Radical Instrument

IT is changing the exercise of power. Radical Instrument is picking up the signals.

Monday roundup…Google vs. closed information societies, virtualizing the Great Game, Asian MMOs, and, yes, more robots

with one comment

1.  The director of Google Earth / Google Maps connects objections to these programs to “closed information societies,” naming “…China to some extent and in Russia and legacies of that in places like India.

2.  SimAfghanistan. The McNamara legacy lives on…with better visualization techniques, I’m sure.

3. Via Wired’s Danger Room, a Navy-sponsored report from Cal Poly on “Autonomous Military Robotics:  Risk, Ethics, and Design.” The report alludes to the potential for “asymmetric response” to the increased use of military robots, but misses what I think is a central question:  is the “man-in-the-loop” (or “tele-operator,” in the lingo of this report) become a legitimate military target for the opposing side? If so, does that not risk loosening the ethical barrier against “total war,” considering that many of these tele-operators may be on U.S. soil? The technology is moving too fast here to focus solely on the ethics of American use of military robots. Rather, the U.S. should take advantage of its lead in this area to drive an international convention defining the use and limits – the law of war, if you will – for robots as they exist today and might exist in the next five years.

4.  Four of the top five massively multiplayer online role-playing games (MMORPG) are Asian, in terms of revenue. The other one is, of course, World of Warcraft…and rounding out the rest of the top ten are other Western efforts. GigaOm speculates that the most popular MMORPG in this group is not WoW, but likely one of the Asian games – possibly China’s Fantasy Westward Journey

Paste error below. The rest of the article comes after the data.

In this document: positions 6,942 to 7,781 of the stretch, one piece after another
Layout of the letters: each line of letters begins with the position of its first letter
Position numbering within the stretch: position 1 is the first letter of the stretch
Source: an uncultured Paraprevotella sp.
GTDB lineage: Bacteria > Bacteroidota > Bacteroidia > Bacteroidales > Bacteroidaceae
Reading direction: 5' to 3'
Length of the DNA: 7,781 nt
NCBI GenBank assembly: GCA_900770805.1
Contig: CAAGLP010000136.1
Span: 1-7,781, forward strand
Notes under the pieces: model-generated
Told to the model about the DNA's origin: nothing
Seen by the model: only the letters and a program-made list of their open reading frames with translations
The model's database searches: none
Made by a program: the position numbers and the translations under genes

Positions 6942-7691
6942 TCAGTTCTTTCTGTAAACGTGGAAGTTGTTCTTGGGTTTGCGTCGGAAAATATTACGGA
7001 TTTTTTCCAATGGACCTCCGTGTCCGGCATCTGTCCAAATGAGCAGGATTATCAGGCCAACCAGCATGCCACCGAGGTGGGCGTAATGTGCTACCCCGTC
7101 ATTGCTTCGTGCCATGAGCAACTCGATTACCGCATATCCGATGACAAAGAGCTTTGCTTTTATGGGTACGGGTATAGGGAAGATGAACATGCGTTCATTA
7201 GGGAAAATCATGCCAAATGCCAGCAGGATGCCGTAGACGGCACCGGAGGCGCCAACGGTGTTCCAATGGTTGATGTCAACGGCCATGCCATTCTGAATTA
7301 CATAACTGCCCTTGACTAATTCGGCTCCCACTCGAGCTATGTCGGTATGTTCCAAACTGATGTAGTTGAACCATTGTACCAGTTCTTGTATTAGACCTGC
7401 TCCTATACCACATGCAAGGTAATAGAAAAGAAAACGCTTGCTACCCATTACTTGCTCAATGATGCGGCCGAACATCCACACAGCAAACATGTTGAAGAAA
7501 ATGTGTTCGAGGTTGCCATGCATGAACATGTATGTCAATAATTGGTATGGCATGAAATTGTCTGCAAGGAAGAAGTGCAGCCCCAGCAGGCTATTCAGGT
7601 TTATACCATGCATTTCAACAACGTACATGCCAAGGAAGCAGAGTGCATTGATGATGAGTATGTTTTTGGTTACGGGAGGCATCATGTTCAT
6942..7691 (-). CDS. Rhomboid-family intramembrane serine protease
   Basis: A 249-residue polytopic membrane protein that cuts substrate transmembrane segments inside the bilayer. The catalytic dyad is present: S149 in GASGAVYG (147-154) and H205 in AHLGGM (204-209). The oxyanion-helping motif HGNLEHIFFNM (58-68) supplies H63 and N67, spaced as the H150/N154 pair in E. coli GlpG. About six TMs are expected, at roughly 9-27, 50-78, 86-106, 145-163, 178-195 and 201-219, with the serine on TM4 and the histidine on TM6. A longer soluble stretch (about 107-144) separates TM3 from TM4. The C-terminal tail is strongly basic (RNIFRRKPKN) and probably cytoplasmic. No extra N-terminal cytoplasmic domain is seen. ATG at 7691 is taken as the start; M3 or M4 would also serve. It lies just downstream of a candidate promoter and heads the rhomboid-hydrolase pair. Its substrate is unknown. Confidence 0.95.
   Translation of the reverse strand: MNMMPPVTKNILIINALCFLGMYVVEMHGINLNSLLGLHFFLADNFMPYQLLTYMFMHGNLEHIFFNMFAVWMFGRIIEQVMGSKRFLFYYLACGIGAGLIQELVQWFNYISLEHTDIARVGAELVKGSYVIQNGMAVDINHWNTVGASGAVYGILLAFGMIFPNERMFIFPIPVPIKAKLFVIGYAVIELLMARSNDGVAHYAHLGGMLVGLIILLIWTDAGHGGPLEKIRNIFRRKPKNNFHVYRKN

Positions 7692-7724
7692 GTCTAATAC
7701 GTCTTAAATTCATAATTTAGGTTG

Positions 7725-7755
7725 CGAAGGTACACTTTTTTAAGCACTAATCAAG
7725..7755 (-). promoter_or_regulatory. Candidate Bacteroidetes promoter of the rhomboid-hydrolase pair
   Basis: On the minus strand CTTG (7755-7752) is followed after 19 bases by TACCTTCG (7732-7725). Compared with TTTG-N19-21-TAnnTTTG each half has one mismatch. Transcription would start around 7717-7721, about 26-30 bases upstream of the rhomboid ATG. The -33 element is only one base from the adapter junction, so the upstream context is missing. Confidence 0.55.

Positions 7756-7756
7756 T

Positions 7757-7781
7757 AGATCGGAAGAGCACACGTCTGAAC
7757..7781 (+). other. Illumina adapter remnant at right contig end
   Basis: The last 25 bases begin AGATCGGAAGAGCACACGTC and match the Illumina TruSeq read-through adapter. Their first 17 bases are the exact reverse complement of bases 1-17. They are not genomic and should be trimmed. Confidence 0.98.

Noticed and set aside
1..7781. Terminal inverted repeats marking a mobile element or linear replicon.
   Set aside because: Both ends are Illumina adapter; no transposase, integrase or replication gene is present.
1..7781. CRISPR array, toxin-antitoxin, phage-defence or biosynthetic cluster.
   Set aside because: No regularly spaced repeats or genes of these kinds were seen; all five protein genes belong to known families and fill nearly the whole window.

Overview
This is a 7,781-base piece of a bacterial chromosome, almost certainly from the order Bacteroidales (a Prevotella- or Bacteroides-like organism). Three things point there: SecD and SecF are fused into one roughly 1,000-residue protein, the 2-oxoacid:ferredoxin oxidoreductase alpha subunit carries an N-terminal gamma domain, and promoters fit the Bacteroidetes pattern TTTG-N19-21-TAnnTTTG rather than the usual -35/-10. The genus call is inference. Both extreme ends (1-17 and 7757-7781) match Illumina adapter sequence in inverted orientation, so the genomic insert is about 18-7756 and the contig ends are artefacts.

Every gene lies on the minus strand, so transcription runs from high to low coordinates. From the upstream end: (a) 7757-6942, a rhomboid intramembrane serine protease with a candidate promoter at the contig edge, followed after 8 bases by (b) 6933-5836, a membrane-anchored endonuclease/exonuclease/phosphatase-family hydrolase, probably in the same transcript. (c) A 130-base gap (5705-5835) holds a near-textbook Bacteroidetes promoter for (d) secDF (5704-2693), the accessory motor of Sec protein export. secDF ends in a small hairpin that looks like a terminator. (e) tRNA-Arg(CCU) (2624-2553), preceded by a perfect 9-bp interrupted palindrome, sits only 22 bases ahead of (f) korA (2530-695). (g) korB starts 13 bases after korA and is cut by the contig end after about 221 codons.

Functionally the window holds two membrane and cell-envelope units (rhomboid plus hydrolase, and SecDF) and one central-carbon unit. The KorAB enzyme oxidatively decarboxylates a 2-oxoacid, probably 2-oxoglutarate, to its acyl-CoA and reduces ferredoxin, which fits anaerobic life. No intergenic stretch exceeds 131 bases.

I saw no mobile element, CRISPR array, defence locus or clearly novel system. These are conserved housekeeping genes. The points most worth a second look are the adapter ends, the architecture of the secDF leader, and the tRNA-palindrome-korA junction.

5.  In tangentially related news, South Korea announced a four-year, $25B (shared by the government and telecom operators) effort to upgrade Internet service to 1 Gbps, which GigaOm notes is 200 times as fast as a U.S. DSL connection. Korea has always been a fascinating lab to watch the development of “wired society,” from social networking and VoIP technologies (watch the video) to national plans for robotics and treatments for web-addiction. The aforementioned video asks why several Korean technologies – such as a forerunner to MySpace – went largely unnoticed outside Korea, and offers a partial answer in culture. I say partial, because it speaks to a dynamic between code and culture that still isn’t well understood.

Written by Mark

February 2, 2009 at 9:35 pm

One Response

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  1. […] questions beyond rules of engagement as exercised by a semi-autonomous or autonomous robot – for instance, whether controllers, safely ensconced hundreds or thousands of miles away, constitute …. All such questions point to a grave potential – the probability that the growing use of […]

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